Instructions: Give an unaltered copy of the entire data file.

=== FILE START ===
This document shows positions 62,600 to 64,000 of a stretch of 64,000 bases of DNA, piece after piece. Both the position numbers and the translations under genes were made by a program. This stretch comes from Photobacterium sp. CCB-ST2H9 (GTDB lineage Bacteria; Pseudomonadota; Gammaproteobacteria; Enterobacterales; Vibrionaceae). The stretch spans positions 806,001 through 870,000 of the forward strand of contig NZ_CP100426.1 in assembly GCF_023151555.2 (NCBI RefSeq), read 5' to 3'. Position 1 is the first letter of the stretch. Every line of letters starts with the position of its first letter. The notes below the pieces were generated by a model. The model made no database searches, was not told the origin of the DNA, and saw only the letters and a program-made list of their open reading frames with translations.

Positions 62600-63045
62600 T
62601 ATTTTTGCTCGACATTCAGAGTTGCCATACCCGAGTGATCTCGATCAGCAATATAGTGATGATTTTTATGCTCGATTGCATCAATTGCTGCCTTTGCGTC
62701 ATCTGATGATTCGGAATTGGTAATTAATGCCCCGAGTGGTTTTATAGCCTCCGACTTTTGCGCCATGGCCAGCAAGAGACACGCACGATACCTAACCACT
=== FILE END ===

This document shows positions 62,600 to 64,000 of a stretch of 64,000 bases of DNA, piece after piece. Both the position numbers and the translations under genes were made by a program. This stretch comes from Photobacterium sp. CCB-ST2H9 (GTDB lineage Bacteria; Pseudomonadota; Gammaproteobacteria; Enterobacterales; Vibrionaceae). The stretch spans positions 806,001 through 870,000 of the forward strand of contig NZ_CP100426.1 in assembly GCF_023151555.2 (NCBI RefSeq), read 5' to 3'. Position 1 is the first letter of the stretch. Every line of letters starts with the position of its first letter. The notes below the pieces were generated by a model. The model made no database searches, was not told the origin of the DNA, and saw only the letters and a program-made list of their open reading frames with translations.

Positions 62600-63045
62600 T
62601 ATTTTTGCTCGACATTCAGAGTTGCCATACCCGAGTGATCTCGATCAGCAATATAGTGATGATTTTTATGCTCGATTGCATCAATTGCTGCCTTTGCGTC
62701 ATCTGATGATTCGGAATTGGTAATTAATGCCCCGAGTGGTTTTATAGCCTCCGACTTTTGCGCCATGGCCAGCAAGAGACACGCACGATACCTAACCACT